Statistics Canada’s release on the escalating incomes of the top 1 per cent gained a lot of media coverage — and also provoked some very defensive reactions by major organs of the Canadian media.
This included an almost rabid column by Financial Post editor Terence Corcoran accusing Statistics Canada of engaging in class warfare and, in a McCarthyite manner, personally attacking some of their existing and former employees. (I guess he doesn’t read the New York Times much, where that well-known communist Warren Buffett was quoted as saying “There’s class warfare, all right, but it’s my class, the rich class, that’s making war, and we’re winning.”)
The Globe also weighed in with an editorial urging us to “Hug the 1 per cent“ claiming they get a bad rap and that they are a net benefit to Canada because they pay more than their share in income taxes. The Globe editorialists forgot about the other taxes Canadians pay. When all those other taxes (sales, payroll, property) are considered, the top 1 per cent actually pay a lower share of their income in taxes than all other income groups, including the poorest 10 per cent, as the CCPA’s comprehensive analysis demonstrated.
Another notable reaction was that the income of the top 1 per cent, with a median of $283,400, isn’t that high. (Of course, that raises the question: if $283K isn’t that high, how low does that mean the median of $28K for the 99% is?). If anything Statistics Canada downplayed the incomes of the top 1 per cent and our growing income gap. For instance, the average mean (as opposed to median) income of the top 1 per cent was actually $429,600 in 2010. The real incomes of the top 1 per cent almost doubled (up by 96%) in the 25 years from $251,250 in 1982 to $492,900 in 2007 (in 2010$).
Meanwhile the average real income of the bottom 90% increased by only 5% over this quarter decade from $27,600 in 1982 to $29,300 in 2010.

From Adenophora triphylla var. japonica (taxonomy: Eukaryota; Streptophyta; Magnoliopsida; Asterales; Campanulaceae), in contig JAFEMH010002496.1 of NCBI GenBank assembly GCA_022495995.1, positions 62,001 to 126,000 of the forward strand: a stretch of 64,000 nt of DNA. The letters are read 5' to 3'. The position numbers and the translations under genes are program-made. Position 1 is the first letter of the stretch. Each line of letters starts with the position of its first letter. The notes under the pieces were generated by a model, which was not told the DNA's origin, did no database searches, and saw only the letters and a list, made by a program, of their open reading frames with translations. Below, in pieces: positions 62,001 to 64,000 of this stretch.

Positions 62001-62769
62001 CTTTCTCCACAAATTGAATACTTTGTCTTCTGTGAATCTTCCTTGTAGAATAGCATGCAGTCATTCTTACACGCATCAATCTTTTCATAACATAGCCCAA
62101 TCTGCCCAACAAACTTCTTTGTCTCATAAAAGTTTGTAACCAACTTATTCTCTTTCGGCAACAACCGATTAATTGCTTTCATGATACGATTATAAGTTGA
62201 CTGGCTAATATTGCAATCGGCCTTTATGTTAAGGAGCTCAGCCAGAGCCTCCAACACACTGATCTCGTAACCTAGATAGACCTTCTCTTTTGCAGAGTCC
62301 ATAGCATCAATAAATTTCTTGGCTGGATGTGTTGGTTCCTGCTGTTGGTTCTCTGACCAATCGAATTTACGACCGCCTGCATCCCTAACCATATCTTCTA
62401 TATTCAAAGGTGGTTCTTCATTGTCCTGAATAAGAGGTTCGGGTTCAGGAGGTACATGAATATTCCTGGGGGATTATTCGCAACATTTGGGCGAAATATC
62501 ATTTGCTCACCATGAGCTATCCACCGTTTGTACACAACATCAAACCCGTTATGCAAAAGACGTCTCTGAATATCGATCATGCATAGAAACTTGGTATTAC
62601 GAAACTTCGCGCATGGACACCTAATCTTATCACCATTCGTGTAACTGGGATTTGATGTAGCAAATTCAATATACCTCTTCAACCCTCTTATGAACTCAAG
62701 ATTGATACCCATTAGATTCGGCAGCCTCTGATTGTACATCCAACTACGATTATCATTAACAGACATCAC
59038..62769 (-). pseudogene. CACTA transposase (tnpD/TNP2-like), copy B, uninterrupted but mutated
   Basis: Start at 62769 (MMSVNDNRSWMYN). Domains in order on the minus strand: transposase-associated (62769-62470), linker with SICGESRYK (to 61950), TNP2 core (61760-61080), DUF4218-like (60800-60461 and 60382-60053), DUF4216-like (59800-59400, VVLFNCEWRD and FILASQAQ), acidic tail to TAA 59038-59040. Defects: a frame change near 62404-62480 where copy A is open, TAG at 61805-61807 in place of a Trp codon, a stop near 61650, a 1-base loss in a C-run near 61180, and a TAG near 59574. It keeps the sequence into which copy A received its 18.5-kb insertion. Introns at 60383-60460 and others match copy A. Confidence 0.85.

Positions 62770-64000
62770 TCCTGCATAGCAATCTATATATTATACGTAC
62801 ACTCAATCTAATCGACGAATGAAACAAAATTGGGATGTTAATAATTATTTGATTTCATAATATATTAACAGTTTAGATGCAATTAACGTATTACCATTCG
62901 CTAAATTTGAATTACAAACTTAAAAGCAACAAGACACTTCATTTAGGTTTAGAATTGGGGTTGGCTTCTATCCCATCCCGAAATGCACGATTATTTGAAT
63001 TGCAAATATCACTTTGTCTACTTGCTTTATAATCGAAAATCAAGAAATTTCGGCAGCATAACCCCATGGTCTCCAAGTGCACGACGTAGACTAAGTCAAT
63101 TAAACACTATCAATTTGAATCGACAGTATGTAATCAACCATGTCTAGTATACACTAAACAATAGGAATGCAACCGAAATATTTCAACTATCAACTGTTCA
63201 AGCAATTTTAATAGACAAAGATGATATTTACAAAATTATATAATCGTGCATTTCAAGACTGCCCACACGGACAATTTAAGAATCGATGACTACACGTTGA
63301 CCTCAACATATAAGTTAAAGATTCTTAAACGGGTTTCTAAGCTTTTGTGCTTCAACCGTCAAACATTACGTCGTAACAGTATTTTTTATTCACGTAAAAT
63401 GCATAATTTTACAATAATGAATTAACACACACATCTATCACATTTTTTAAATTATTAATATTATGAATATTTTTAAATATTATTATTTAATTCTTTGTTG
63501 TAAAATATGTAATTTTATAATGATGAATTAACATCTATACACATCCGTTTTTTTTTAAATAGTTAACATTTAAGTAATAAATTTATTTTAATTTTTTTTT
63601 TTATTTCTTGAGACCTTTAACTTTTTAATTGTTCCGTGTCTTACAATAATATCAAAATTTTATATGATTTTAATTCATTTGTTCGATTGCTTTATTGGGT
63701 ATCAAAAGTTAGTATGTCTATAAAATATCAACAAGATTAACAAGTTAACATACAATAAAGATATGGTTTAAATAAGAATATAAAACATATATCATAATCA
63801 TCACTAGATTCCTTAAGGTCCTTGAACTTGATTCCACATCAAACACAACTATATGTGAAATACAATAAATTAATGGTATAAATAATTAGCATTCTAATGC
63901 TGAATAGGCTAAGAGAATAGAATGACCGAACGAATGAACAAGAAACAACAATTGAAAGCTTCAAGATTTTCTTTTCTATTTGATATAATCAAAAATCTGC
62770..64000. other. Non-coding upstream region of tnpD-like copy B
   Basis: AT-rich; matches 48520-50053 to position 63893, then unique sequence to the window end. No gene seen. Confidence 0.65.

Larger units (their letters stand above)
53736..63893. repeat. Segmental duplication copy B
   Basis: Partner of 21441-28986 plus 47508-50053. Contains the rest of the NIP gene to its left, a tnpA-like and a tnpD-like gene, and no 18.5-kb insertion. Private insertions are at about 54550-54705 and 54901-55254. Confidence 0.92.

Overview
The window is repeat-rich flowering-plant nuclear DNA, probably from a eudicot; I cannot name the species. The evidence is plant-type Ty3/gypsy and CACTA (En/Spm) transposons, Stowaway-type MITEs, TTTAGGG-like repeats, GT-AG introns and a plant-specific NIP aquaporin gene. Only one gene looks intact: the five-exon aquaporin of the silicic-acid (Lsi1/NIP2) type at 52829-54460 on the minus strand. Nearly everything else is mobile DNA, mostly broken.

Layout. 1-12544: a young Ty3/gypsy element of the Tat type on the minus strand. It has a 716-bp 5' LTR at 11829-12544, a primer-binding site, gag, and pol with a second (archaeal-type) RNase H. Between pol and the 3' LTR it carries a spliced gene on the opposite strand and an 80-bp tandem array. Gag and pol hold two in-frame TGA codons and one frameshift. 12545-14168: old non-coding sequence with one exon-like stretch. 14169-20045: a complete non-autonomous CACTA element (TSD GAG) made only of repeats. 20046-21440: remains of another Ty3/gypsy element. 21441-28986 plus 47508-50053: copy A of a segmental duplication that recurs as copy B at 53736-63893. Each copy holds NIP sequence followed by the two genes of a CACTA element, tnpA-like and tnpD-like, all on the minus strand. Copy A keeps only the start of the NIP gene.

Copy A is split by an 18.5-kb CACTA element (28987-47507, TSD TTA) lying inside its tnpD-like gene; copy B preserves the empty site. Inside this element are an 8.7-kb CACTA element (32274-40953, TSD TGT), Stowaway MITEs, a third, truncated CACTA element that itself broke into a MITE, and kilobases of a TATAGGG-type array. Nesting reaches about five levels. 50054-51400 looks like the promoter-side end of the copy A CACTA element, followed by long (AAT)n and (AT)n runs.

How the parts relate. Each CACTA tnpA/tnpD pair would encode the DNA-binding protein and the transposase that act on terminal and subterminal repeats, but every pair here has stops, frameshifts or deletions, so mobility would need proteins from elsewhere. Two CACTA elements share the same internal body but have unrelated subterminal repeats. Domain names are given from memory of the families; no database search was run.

There’s a wealth of other data associated with this release now freely available for analysis on the Statscan website, with lots of detail by city and region.
For instance, the data show that the average income tax rate paid by the top 1 per cent declined from 40.6% in 1997 down to 33.3% in 2010. If these top 1 per cent taxpayers (slightly more than 250,000 individuals) were taxed at the same average rate as they were in 1997, our governments would have an extra $8 billion a year in revenue.
By province, if the average income tax rate on the top 1% in Ontario in 2010 was the same as in the late 1990s, they would have paid an additional $2.9 billion in taxes. In Quebec, the top 1% would have paid an extra $1.2 billion. If Alberta’s richest 1% paid the same rate of income tax in 2010 as they had in 1997, they would have paid an extra $2 billion in taxes and in BC if the top 1 per cent paid the same rate of tax in 2010 as they did in 1997, it would have provided an extra $1.3 billion in revenue.
The drop in average taxes paid by the top 1 per cent wasn’t because of a cut in the top federal marginal income tax rate, which has been 29% since 1988, but was caused both by an expansion of tax loopholes (with lower rates on capital gains and stock options) and by provincial cuts to top income tax rates, such as Alberta’s shift to a 10% flat tax rate.
And in these times of continuing fiscal concern, these are the some ways we can regain these revenues: by closing tax loopholes and raising provincial top income tax rates. And if the top 1 per cent paid their fair share of tax, they might get a little more love from the rest of us.
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